This week the lunatics who the run the asylum have gone even further by actively contradicting themselves whether this format is set in stone, with Harrison saying to the counties it wasn’t and Graves telling the media that it was. Of course the players and the fans were the last to know. We even had the quite comical quote from Graves below:

If anyone thinks that it is a laughing stock then I totally disagree,” Graves told Telegraph Sport. “This has gone through our Twenty20 board, the ECB board, we talked to the hierarchy of the PCA. We could not go further with the players at that time but now we have launched the concept we will talk to everybody.

“It is exciting and I think it is fantastic opportunity to launch a new form of cricket. It is not at the expense of the others. We all want county cricket, Test cricket and T20 but it is something to attract a new audience and expand the reach of what we do.

“We chose eight venues that we thought were right for the new competition. We offered them (Surrey) the opportunity to be one of those venues. If they don’t want to be that venue then all they have to do is tell us. I have got three venues who are desperate to have it. We are not forcing anybody to have it. If they don’t want it, fine. But if they do want it, they have to be 100 percent committed. People who make those sort of comments need to make sure they are totally on board. If they are not on board then fine we will go somewhere else. 

All good bluster, but unfortunately he got the main part of the quote wrong, it is a laughing stock and I’m sure that cricket boards all over the world are chuckling into their beer, watching the ECB continually shoot itself in the foot and taking some of the heat off themselves (hello Australia!).

At the heart of his comments, was this ‘magical new audience’ that the ECB suits have been told to repeat on nearly a daily basis. Naturally we haven’t been told how they plan to attract this new audience, who it is and the research behind this that means that people who have no interest in cricket are suddenly going to be won round by a 100 ball tournament with a 10 ball final over and some glitzy marketing fare. Come on Colin spill the beans, show us the proof that there is an appetite from non-cricket fans because the rest of us feel jolly pissed off that you are actively ruining the game we love! All this from a so-called ‘business man’.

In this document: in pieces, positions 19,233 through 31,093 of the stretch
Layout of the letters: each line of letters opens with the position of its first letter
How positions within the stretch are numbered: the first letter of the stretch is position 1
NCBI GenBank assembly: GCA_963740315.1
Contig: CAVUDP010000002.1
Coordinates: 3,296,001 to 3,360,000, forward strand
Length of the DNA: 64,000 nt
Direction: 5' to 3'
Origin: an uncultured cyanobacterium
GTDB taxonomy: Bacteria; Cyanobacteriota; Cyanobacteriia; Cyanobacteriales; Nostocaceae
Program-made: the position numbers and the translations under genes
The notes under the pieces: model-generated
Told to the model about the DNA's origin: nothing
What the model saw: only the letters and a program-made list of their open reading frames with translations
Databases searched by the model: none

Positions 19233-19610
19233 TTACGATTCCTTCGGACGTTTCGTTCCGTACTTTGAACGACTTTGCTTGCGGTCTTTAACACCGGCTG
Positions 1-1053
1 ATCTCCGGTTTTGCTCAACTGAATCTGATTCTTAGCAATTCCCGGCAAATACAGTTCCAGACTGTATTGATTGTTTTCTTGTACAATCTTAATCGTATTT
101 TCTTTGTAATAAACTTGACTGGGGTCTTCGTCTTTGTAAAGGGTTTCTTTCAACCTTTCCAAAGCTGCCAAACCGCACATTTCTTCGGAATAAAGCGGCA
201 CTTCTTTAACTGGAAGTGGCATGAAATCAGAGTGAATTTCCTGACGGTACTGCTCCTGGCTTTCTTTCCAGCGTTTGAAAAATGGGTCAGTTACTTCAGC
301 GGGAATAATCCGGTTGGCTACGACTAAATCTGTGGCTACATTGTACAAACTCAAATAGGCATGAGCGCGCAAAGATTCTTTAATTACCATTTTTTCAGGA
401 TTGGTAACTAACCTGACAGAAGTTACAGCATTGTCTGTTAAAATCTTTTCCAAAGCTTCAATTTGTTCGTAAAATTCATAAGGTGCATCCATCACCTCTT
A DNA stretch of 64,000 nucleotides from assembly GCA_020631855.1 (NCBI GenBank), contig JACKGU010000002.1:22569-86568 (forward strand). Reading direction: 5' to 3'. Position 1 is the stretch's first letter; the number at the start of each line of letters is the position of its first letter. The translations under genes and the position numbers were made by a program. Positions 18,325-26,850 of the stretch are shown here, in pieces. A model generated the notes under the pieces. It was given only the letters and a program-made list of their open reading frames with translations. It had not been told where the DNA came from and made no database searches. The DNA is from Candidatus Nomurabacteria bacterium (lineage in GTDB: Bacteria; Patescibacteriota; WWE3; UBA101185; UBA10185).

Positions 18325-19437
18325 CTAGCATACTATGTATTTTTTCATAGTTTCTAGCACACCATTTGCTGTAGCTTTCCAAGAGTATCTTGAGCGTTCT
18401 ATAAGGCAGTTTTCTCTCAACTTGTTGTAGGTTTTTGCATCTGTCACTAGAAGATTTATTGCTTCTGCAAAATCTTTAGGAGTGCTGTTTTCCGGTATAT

Yet whilst the ECB continues to stumble around like a drunk vagrant, they have forgotten the golden rule of business (for we are no longer fans, just commodities and the ECB is a business not a board anymore), which is to consolidate and protect your current market before going head over heals for a new market set. The number of businesses that I’ve seen fail because they stopped delivering for their current customers whilst on the hunt to engage new customers is alarmingly high, yet this is exactly what the ECB are doing. When this farce of a format fails and believe me it will fail spectacularly, there is a very strong chance that fans like you and I will have lost any last vestiges of interest for the game. The people who currently attend county games, watch the live feeds and follow the international game on sky or TMS will have long gone, appalled at the fact that our governing body has not only ruined the game but have actively told them that our support is not good enough. We are certainly ‘not the right type of fans’. Sure the entitled idiots will still turn up at Lords each year to network and quaff over-priced champagne, but aside from that it is more likely you’ll see tumbleweed rather than people, if we even have a county or Test team by then. The ECB will be left with a lucrative TV deal and no more, because no matter the sport, it’s needs its’ share of passionate fans to survive, the very essence of the people that the ECB are trying to alienate.